He was his own man. Running his own ‘Ecurie’ against the better prepared teams efforts, he managed to upset the establishment on many occasions. The happy and popular Dutch aristocrat Carel Godin de Beaufort (Maarsbergen, April 10, 1934 – Cologne, August 2, 1964) was the quintessential privateer of the late fifties and early sixties. His orange Porsche housed a free spirit, at unease with the pomp and circumstance of a racing world trying to come to grips with a growing level of professionalism.
Jonkheer Carel Pieter Anthonie Jan Hubertus Godin de Beaufort was a Dutch aristocrat. His family was well known in banking and political circles. In 1882 the family acquired Maarsbergen Castle, near Amersfoort, and in 1888 Karel Antoine Godin de Beaufort was named finance minister. His brother, Willem Hendrik de Beaufort, later served as Dutch Foreign Minister.
Carel Godin de Beaufort started in his teens, getting into trouble for driving the cars of family guests when they visited Maarsbergen Castle in the late 1940s.
In 1955 he bought an MG and took part in a few local rallies before acquiring a Porsche 1500 Super and racing it at Zandvoort. The following year another competitor Mathieu Hezemans sold him a Porsche 550 Spyder and the pair raced the car at various events around Europe, including the Mille Miglia and Le Mans.
In 1957 he got hold of a Porsche 550A-RS and drove it in the Formula 2 category at the German Grand Prix finishing third in his class and 14th overall. He drove the same car at the 1958 Dutch Grand Prix circuit and finished 11th and the Le Mans 24 Hours finishing 5th. He then began driving a factory Porsche 718 RSK, although he drove his first proper F1 car – Hans Hermann’s Maserati in the 1959 French Grand Prix.
He enjoyed some success in sports cars but also had lucky escapes, not least at Avus in 1959 when he went over the North Wall (where Jean Mary Behra was killed) and landed in a car park down below. He drove the car back through the paddock and out onto the race track before being black flagged. In 1960 he tried his hand with a Formula 2 Cooper Climax.
With a change of regulations for 1961 the F2 car became eligible for F1 and de Beaufort’s orange Porsche, run by his own ‘Ecurie Maarsbergen’, was a regular sight at F1 races in the years that followed, achieving several good results, notably second in the non-championship Grand Prix and third in a similar race at Zeltweg.
Carel Godin de Beaufort died after an accident at the Nurburgring during practice for the 1964 German Grand Prix.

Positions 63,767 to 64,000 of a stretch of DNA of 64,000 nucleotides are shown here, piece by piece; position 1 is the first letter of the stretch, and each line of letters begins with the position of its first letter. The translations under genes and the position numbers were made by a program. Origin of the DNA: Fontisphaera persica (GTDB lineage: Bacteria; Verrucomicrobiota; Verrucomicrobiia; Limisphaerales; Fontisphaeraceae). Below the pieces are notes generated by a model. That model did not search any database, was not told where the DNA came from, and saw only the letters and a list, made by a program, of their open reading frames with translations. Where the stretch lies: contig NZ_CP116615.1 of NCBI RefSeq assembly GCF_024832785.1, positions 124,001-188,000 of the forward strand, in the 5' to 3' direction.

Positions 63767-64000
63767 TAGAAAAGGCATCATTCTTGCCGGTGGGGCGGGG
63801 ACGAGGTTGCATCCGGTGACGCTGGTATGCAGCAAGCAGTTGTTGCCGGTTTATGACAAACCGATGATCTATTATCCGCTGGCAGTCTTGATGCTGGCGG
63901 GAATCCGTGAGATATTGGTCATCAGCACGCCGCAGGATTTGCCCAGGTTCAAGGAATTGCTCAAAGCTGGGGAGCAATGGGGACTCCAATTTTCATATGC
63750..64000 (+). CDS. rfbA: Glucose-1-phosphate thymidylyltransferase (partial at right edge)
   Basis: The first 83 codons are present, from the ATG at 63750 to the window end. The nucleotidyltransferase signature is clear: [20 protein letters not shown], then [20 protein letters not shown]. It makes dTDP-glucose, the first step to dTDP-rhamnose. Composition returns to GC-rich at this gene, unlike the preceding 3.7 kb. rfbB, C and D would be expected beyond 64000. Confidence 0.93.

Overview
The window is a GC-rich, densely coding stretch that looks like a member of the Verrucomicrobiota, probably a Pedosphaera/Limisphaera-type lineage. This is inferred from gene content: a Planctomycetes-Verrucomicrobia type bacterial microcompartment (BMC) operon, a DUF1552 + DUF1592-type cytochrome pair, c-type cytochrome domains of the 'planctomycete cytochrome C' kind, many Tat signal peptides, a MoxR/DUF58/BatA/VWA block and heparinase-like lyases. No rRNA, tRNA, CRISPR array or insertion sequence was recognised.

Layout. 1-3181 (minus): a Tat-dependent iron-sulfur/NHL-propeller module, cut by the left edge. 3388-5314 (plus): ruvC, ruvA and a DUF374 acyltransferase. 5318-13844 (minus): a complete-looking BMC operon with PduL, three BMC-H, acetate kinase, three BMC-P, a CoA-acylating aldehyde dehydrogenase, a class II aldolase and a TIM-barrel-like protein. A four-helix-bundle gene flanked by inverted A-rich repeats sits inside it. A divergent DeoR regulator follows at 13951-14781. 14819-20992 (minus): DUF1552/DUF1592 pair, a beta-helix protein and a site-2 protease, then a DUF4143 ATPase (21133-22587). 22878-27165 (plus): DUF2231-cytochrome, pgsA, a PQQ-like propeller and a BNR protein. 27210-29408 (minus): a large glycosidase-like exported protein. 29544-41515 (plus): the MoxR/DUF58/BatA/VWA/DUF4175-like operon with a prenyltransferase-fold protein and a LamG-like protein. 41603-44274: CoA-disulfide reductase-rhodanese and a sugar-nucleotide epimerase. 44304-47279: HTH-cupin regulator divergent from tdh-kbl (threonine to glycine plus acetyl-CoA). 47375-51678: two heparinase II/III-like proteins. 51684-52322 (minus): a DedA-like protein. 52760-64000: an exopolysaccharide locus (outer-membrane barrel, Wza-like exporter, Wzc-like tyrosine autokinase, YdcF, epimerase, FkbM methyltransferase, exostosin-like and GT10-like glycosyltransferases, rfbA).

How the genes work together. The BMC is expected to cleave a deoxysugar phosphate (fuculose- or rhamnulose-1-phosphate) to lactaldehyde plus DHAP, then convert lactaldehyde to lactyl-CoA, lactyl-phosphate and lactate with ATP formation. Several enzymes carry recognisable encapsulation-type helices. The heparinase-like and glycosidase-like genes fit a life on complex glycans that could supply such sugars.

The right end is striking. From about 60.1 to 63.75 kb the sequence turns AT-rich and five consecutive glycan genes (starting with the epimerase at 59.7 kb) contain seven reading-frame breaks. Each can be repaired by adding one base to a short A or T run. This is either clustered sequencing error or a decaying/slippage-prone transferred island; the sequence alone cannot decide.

He knew full well the Eifel track he regarded as his own would give him the only opportunity to shine and keep himself in the picture. After arriving in the paddock on Friday, he set out on Saturday practice, entertaining the paddock crowd by wearing a Beatles wig before starting on a series of slow reconnaissance laps. Then, on his fifth lap, Carel decided it was time to push the Porsche 718. The car suddenly veered off the track at the infamous Bergwerk corner. He was thrown out of the car into the trees and suffered massive injuries to his head, chest and legs.
On arrival, the rescue team found Carel suffering from serious injuries. The decision was made to transport Beaufort to nearby Koblenz hospital where a broken thy, a fractured chest bone and several concussions of the skull were diagnosed. Immediately after the word reached Holland, Carel’s mother and the family’s personal physician flew out to Germany. On his arrival in Koblenz, Prof. Dr. Nuboer advised that Carel was to be transported to a neurological center in Cologne.
Up until Sunday evening doctors fought for his life but at half past ten Carel was pronounced dead. His death was not announced until Monday, after which the news filtered through to the Dutch press. The initial report is very poignant, as it states that Beaufort’s life is “no longer in danger”… His family later issued a memorial card (front and inside). Incidentally, the card leaves the date and town where he died beyond doubt, as there have been resources which state the August 1 and 3 dates, and towns such as Düsseldorf and Koblenz.
Carel Godin de Beaufort was buried at the family estate at Maarsbergen near Arnhem, in the presence of many Dutch and international racing drivers. Graham Hill, Bob Anderson, Baron Fritz Huschke von Hanstein and Ben Pon were among the friends to carry his coffin.
The atmosphere was completely different from what people had become used to at the unique post-Zandvoort bashes Carel hosted at Maarsbergen. The repaired Porsche 718, that had suffered hardly any damage during the accident, was presented to the Driebergen Automobile Museum by Carel’s mother.